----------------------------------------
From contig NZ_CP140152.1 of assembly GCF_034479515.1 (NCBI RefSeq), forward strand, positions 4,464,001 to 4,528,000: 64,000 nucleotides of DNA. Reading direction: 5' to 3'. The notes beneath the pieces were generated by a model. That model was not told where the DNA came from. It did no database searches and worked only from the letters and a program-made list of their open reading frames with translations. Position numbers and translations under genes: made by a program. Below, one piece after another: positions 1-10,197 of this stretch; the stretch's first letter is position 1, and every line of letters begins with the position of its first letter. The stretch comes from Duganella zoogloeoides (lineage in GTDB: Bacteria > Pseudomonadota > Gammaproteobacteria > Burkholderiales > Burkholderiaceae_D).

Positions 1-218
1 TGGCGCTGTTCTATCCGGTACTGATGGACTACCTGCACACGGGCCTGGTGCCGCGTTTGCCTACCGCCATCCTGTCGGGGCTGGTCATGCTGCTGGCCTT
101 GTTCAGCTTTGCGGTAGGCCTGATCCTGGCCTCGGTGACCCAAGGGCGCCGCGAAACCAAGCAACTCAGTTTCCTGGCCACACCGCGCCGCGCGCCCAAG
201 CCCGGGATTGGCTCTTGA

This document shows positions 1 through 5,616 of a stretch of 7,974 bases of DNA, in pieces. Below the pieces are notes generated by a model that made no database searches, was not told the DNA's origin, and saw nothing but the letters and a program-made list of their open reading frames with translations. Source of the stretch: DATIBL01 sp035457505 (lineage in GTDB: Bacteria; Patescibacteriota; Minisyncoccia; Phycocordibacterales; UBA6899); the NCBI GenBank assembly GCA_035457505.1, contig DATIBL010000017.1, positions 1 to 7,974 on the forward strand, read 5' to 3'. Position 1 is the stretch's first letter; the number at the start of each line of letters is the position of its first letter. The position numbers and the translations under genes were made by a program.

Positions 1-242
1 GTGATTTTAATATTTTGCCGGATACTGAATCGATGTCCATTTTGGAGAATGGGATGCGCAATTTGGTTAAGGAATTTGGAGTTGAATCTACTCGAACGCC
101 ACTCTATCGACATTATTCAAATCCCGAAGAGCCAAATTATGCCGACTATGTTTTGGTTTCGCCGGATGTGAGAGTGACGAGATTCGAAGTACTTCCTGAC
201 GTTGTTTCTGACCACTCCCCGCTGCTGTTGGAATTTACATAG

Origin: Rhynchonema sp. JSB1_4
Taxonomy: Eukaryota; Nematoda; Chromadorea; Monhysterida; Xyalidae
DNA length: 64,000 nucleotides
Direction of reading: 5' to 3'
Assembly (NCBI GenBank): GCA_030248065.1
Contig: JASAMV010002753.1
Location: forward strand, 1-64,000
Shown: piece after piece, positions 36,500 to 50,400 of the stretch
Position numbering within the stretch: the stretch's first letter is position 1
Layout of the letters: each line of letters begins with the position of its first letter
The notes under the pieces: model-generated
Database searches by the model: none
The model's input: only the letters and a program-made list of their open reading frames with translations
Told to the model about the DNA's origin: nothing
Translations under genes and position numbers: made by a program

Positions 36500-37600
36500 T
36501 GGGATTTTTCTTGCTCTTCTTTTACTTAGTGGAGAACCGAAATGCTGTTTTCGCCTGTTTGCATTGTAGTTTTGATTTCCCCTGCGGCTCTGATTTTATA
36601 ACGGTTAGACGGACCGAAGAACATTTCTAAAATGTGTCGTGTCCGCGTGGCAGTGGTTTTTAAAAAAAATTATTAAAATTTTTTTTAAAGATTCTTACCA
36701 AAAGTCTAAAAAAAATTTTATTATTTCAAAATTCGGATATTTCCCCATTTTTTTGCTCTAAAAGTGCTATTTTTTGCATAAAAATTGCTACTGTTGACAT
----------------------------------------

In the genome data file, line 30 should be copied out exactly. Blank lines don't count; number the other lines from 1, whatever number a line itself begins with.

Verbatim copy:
36701 AAAGTCTAAAAAAAATTTTATTATTTCAAAATTCGGATATTTCCCCATTTTTTTGCTCTAAAAGTGCTATTTTTTGCATAAAAATTGCTACTGTTGACAT